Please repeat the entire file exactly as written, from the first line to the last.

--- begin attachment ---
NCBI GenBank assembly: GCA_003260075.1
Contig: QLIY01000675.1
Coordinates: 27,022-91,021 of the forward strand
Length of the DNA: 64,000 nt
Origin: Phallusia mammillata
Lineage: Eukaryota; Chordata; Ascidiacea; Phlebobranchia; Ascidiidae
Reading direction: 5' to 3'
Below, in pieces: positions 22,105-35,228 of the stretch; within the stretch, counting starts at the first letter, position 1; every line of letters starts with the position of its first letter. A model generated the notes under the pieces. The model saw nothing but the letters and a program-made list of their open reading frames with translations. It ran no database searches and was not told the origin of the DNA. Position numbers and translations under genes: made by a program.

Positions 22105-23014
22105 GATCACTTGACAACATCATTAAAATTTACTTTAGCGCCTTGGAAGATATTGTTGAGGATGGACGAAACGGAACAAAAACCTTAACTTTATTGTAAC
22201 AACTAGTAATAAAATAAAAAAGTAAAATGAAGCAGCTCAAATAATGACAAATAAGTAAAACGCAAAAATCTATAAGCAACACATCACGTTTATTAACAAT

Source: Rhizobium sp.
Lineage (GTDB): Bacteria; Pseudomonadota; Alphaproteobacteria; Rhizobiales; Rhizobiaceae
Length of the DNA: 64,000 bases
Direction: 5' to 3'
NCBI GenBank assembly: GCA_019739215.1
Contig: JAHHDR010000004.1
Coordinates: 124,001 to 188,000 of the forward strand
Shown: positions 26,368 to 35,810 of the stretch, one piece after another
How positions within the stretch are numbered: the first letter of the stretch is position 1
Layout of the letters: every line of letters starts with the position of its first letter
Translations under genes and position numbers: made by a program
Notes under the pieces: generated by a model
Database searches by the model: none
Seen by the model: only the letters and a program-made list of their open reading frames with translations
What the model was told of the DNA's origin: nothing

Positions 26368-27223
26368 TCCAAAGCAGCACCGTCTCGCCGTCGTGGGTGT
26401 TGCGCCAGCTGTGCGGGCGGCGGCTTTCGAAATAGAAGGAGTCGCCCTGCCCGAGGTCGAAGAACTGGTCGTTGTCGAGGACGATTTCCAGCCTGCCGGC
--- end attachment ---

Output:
NCBI GenBank assembly: GCA_003260075.1
Contig: QLIY01000675.1
Coordinates: 27,022-91,021 of the forward strand
Length of the DNA: 64,000 nt
Origin: Phallusia mammillata
Lineage: Eukaryota; Chordata; Ascidiacea; Phlebobranchia; Ascidiidae
Reading direction: 5' to 3'
Below, in pieces: positions 22,105-35,228 of the stretch; within the stretch, counting starts at the first letter, position 1; every line of letters starts with the position of its first letter. A model generated the notes under the pieces. The model saw nothing but the letters and a program-made list of their open reading frames with translations. It ran no database searches and was not told the origin of the DNA. Position numbers and translations under genes: made by a program.

Positions 22105-23014
22105 GATCACTTGACAACATCATTAAAATTTACTTTAGCGCCTTGGAAGATATTGTTGAGGATGGACGAAACGGAACAAAAACCTTAACTTTATTGTAAC
22201 AACTAGTAATAAAATAAAAAAGTAAAATGAAGCAGCTCAAATAATGACAAATAAGTAAAACGCAAAAATCTATAAGCAACACATCACGTTTATTAACAAT

Source: Rhizobium sp.
Lineage (GTDB): Bacteria; Pseudomonadota; Alphaproteobacteria; Rhizobiales; Rhizobiaceae
Length of the DNA: 64,000 bases
Direction: 5' to 3'
NCBI GenBank assembly: GCA_019739215.1
Contig: JAHHDR010000004.1
Coordinates: 124,001 to 188,000 of the forward strand
Shown: positions 26,368 to 35,810 of the stretch, one piece after another
How positions within the stretch are numbered: the first letter of the stretch is position 1
Layout of the letters: every line of letters starts with the position of its first letter
Translations under genes and position numbers: made by a program
Notes under the pieces: generated by a model
Database searches by the model: none
Seen by the model: only the letters and a program-made list of their open reading frames with translations
What the model was told of the DNA's origin: nothing

Positions 26368-27223
26368 TCCAAAGCAGCACCGTCTCGCCGTCGTGGGTGT
26401 TGCGCCAGCTGTGCGGGCGGCGGCTTTCGAAATAGAAGGAGTCGCCCTGCCCGAGGTCGAAGAACTGGTCGTTGTCGAGGACGATTTCCAGCCTGCCGGC